Doctors and health care providers have formed 106 new Accountable Care Organizations (ACOs) in Medicare, ensuring as many as 4 million Medicare beneficiaries now have access to high-quality, coordinated care across the United States, Health and Human Services (HHS) Secretary Kathleen Sebelius announced today.
Doctors and health care providers can establish ACOs in order to work together to provide higher-quality care to their patients. Since passage of the Affordable Care Act, more than 250 Accountable Care Organizations have been established. Beneficiaries using ACOs always have the freedom to choose doctors inside or outside of the ACO. ACOs share with Medicare any savings generated from lowering the growth in health care costs, while meeting standards for quality of care.
“Accountable Care Organizations save money for Medicare and deliver higher-quality care to people with Medicare,” Secretary Sebelius said. “Thanks to the Affordable Care Act, more doctors and hospitals are working together to give people with Medicare the high-quality care they expect and deserve.”
ACOs must meet quality standards to ensure that savings are achieved through improving care coordination and providing care that is appropriate, safe, and timely. The Centers for Medicare & Medicaid Services (CMS) has established 33 quality measures on care coordination and patient safety, appropriate use of preventive health services, improved care for at-risk populations, and patient and caregiver experience of care. Federal savings from this initiative could be up to $940 million over four years.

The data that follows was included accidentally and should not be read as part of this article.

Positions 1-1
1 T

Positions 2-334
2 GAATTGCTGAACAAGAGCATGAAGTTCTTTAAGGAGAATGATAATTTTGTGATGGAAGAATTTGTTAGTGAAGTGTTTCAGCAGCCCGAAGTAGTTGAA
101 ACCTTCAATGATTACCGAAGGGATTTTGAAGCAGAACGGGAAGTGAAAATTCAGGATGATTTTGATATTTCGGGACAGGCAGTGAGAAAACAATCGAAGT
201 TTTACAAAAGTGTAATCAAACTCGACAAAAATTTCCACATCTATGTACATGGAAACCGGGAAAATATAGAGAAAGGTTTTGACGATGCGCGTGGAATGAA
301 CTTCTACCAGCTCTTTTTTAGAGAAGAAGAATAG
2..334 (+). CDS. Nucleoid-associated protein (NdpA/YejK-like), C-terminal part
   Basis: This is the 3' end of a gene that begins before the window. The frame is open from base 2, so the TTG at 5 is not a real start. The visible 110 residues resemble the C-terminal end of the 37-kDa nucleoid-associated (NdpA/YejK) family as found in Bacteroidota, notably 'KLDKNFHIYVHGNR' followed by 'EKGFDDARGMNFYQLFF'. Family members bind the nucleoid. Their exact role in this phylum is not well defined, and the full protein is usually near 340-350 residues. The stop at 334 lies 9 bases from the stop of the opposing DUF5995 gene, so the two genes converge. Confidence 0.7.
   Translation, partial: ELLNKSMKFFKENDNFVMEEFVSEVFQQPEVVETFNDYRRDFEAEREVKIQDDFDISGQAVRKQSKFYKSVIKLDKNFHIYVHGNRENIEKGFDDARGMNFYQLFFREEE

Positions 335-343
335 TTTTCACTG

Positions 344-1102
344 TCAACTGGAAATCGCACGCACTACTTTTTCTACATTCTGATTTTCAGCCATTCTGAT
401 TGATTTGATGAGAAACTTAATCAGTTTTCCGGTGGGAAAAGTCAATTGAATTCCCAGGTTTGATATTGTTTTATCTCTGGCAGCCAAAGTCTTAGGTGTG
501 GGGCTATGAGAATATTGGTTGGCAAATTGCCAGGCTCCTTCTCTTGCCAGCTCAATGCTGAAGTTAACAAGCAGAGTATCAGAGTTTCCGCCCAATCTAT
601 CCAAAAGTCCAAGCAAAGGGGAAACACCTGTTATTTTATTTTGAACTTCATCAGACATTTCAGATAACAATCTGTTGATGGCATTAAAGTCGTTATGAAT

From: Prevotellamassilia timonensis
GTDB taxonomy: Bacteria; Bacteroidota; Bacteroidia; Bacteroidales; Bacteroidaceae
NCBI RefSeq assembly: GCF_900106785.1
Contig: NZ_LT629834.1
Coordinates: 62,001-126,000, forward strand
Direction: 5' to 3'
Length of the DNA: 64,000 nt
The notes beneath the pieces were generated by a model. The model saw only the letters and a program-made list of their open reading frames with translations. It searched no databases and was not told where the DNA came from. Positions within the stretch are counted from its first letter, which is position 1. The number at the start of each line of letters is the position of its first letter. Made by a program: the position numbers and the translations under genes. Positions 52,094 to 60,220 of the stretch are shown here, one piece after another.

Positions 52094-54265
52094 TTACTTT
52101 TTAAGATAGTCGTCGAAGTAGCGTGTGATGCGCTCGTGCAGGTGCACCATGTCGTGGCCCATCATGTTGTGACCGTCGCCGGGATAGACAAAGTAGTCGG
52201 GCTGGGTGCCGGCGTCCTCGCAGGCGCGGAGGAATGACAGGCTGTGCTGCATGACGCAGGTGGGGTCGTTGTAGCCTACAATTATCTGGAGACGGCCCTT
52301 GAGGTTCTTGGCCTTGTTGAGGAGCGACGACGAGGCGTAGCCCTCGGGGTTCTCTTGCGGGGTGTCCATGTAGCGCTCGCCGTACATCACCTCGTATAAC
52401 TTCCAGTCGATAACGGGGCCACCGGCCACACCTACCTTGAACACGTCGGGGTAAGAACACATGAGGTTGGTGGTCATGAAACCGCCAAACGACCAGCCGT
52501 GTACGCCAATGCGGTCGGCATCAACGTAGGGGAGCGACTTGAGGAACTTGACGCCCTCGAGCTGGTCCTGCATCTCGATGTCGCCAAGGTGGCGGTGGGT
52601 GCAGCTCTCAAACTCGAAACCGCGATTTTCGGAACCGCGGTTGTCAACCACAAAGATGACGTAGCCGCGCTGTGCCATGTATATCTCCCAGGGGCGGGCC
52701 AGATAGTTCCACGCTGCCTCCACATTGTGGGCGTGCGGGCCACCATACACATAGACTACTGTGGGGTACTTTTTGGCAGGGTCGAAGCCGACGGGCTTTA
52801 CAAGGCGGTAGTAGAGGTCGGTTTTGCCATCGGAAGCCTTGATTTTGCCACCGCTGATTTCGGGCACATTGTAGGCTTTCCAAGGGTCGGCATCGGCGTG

The new ACOs include a diverse cross-section of physician practices across the country. Roughly half of all ACOs are physician-led organizations that serve fewer than 10,000 beneficiaries. Approximately 20 percent of ACOs include community health centers, rural health centers and critical access hospitals that serve low-income and rural communities.
The group announced today also includes 15 Advance Payment Model ACOs, physician-based or rural providers who would benefit from greater access to capital to invest in staff, electronic health record systems, or other infrastructure required to improve care coordination. Medicare will recoup advance payments over time through future shared savings. In addition to these ACOs, last year CMS launched the Pioneer ACO program for large provider groups able to take greater financial responsibility for the costs and care of their patients over time. In total, Medicare’s ACO partners will serve more than 4 million beneficiaries nationwide.
Also today HHS issued a new report showing Affordable Care Act provisions are already having a substantial effect on reducing the growth rate of Medicare spending. Growth in Medicare spending per beneficiary hit historic lows during the 2010 to 2012 period, according to the report. Projections by both the Office of the Actuary at CMS and by the Congressional Budget Office estimate that Medicare spending per beneficiary will grow at approximately the rate of growth of the economy for the next decade, breaking a decades-old pattern of spending growth outstripping economic growth.
For more information on the HHS issue brief, “Growth in Medicare Spending per Beneficiary Continues to Hit Historic Lows,” click here.